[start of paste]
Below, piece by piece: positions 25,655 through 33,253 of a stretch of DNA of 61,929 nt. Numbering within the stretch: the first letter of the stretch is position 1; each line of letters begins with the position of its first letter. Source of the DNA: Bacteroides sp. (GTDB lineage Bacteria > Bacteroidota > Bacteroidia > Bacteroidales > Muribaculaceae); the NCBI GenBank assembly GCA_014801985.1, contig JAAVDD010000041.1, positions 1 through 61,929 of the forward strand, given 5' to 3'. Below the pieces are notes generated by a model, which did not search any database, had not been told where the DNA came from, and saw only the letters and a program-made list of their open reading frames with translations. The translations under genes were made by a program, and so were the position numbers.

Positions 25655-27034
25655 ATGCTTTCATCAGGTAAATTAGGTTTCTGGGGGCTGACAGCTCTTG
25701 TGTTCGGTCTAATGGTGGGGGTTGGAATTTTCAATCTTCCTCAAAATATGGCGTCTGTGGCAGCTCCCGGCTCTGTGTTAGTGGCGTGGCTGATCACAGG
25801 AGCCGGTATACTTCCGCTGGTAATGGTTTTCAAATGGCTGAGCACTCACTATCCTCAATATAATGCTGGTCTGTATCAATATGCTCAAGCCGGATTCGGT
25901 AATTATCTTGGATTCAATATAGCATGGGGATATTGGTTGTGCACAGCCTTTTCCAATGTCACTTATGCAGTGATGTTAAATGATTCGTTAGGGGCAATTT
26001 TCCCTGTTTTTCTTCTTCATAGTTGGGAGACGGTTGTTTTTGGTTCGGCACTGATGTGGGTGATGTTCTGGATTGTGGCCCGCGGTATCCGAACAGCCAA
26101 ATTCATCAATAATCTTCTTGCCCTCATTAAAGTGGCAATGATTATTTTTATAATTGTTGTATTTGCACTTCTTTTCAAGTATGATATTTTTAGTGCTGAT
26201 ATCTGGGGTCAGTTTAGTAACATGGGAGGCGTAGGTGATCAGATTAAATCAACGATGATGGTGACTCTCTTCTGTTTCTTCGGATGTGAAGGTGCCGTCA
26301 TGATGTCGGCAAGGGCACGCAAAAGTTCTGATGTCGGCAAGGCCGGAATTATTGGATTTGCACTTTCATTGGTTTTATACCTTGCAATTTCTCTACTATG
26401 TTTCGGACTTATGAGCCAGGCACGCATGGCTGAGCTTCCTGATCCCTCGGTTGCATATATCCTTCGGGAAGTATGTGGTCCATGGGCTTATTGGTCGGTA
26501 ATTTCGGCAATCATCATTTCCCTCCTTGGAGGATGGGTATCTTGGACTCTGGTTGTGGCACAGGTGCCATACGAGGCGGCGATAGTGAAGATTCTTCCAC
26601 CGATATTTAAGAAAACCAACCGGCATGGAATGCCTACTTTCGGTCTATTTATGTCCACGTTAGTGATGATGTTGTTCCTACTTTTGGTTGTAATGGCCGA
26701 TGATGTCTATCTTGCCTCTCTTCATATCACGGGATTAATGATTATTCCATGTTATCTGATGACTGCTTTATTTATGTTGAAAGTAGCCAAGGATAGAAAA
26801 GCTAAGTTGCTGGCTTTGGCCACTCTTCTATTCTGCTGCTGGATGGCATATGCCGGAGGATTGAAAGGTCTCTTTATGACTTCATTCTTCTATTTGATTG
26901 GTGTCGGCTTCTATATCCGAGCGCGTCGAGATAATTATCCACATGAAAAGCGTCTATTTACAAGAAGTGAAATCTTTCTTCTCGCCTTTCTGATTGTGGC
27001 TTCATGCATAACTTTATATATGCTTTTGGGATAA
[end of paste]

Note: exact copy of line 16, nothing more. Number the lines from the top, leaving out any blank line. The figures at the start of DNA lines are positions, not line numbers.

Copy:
26901 GTGTCGGCTTCTATATCCGAGCGCGTCGAGATAATTATCCACATGAAAAGCGTCTATTTACAAGAAGTGAAATCTTTCTTCTCGCCTTTCTGATTGTGGC